By Justin Chandler
Course readers for approximately 60 classes have increased in price as a result of Ryerson letting its Access Copyright licence expire at the end of last year.
Under the university’s five year agreement with Access Copyright, a Canadian copyright licensing agency, each Ryerson student was charged $13 per semester as part of their tuition fees. Access Copyright distributes money to copyright-holders when content is copied, remixed and shared. The non-profit organization represents about 10,000 copyright holders, including several colleges and universities.
Before 2012, education was not a permitted exception under Canada’s Copyright Act. Because of this, Ryerson relied on the Access Copyright agreement to print required materials. The Act was modified at the end of 2012 to include education, which meant the university could copy short experts of works without permission from the copyright holder or publisher and didn’t need to renew the existing agreement.
Interim president Mohamed Lachemi said there are obvious consequences that accompany students not having to pay the fee to Access Copyright.
During the first lecture of the semester, Ryerson political science professor Abbas Gnamo told his students that the reader would cost them $25 — the same price as last semester. When he found out the reader was being sold for $104.95 (a 320 per cent price increase) he sent a memo to his class, writing that he didn’t imagine the price could rise so drastically.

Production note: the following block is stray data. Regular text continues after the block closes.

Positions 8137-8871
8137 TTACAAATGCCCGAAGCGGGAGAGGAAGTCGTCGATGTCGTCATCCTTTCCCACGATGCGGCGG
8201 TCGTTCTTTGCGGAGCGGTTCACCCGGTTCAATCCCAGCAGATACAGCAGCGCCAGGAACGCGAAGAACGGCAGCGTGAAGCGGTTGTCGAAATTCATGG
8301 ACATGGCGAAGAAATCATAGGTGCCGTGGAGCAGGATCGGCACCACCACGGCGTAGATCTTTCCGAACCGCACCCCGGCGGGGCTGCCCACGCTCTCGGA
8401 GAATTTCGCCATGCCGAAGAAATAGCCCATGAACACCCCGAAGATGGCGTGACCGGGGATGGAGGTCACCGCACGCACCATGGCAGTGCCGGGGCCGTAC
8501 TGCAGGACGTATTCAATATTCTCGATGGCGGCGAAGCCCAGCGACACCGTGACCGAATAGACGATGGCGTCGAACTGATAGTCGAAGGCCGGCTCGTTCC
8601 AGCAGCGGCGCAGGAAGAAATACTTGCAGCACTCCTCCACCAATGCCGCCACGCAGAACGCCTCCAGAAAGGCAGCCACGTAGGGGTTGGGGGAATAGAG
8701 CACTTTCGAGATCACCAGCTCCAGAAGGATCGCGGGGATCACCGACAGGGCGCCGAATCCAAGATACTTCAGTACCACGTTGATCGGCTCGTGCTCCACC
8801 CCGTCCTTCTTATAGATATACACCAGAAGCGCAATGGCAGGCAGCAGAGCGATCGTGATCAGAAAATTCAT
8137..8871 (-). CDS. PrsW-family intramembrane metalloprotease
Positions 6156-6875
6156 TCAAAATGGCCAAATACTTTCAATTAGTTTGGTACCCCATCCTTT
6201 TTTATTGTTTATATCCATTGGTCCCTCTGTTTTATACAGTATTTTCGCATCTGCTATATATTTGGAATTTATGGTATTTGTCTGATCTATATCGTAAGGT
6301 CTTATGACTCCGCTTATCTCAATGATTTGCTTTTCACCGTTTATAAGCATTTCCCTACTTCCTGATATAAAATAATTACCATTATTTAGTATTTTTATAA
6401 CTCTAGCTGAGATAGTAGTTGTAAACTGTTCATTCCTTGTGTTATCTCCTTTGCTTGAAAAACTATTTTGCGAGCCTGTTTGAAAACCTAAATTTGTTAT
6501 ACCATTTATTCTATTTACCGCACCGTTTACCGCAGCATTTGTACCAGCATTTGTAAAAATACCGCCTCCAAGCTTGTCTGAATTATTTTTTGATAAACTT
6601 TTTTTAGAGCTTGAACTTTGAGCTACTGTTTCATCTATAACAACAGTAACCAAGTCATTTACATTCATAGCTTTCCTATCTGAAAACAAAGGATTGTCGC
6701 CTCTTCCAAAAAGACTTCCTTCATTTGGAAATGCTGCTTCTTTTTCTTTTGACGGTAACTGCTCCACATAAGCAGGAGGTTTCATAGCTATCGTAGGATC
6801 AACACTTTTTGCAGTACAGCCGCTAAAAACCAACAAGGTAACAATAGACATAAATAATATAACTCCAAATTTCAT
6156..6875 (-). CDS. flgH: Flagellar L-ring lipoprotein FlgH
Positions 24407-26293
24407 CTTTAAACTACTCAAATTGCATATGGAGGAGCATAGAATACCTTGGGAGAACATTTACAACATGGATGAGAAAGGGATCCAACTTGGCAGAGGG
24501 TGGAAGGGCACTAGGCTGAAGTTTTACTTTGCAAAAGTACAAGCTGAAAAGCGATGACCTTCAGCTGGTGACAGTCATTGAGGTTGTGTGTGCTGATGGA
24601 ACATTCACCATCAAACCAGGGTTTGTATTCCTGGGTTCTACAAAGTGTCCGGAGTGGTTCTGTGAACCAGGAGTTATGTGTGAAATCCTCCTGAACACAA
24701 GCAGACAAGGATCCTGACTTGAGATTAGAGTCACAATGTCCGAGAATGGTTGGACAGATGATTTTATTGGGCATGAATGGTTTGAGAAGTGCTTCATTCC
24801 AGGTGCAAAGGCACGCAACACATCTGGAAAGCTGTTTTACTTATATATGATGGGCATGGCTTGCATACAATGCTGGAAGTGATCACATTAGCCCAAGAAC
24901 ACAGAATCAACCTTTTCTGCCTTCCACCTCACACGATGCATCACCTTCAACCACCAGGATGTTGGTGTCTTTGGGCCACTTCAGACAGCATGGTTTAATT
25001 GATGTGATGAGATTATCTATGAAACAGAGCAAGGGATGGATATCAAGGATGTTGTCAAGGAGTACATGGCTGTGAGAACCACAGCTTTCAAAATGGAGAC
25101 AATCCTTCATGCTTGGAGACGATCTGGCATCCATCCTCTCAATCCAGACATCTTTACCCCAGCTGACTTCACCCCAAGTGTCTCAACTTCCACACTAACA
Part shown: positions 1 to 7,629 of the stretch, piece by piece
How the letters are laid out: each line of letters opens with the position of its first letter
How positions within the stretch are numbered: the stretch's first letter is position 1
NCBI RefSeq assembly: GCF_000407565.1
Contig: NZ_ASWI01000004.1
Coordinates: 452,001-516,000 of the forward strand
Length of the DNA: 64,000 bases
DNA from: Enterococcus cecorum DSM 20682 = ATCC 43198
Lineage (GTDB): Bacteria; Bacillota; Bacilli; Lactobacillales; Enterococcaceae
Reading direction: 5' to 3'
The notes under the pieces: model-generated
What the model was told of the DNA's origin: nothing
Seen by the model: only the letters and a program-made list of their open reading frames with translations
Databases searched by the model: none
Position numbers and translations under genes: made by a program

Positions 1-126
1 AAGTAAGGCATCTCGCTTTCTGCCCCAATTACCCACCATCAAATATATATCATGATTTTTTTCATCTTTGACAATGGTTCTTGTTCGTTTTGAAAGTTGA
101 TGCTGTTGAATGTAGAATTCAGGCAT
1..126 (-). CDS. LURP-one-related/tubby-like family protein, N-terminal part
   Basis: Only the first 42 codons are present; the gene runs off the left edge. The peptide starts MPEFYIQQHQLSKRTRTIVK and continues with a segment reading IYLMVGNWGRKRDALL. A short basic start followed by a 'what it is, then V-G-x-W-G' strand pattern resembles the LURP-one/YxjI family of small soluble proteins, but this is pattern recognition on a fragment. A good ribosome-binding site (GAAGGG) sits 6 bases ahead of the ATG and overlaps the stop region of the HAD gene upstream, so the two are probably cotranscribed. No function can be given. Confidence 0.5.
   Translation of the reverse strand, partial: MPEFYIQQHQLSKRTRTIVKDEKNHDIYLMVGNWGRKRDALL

Gnamo said he checked with the bookstore’s manager and was told because Ryerson’s agreement with Access Copyright ended, the price of all readers had risen to cover the cost of production. The bookstore has since reduced the price on Gnamo’s reader by 10 per cent.
Ann Ludbrook, copyright and scholarly engagement librarian at Ryerson, said in a statement that any course pack containing excerpts of copyrighted textual work has a per page increase to account for the royalty fee to be paid to the publisher. The cost is dependent on how many pages of the original work are reproduced.
Similarly, Ryerson English professor Dale Smith was surprised by the increase in price. His reader, priced around $35 last semester, now costs $43.95.
In another class Smith teaches, he only uses texts available for free through the Ryerson library online. But he said he prefers paper copies because they’re more mobile and easier to use. Smith added that he tries to “keep in mind prices, but also realities.”
Ludbrook said the Campus Store usually informs instructors about the costs of course packs, but due to short timelines that doesn’t always happen.
For Julia Alexandra, a second-year English student, most of her books cost under $25. The $37.95-course reader for her American Literature course was the most expensive book she had to buy.
“Obviously [course readers] are useful and organized nicely … but paying $37.95 for things you could have online is a little ridiculous,” Alexandra said.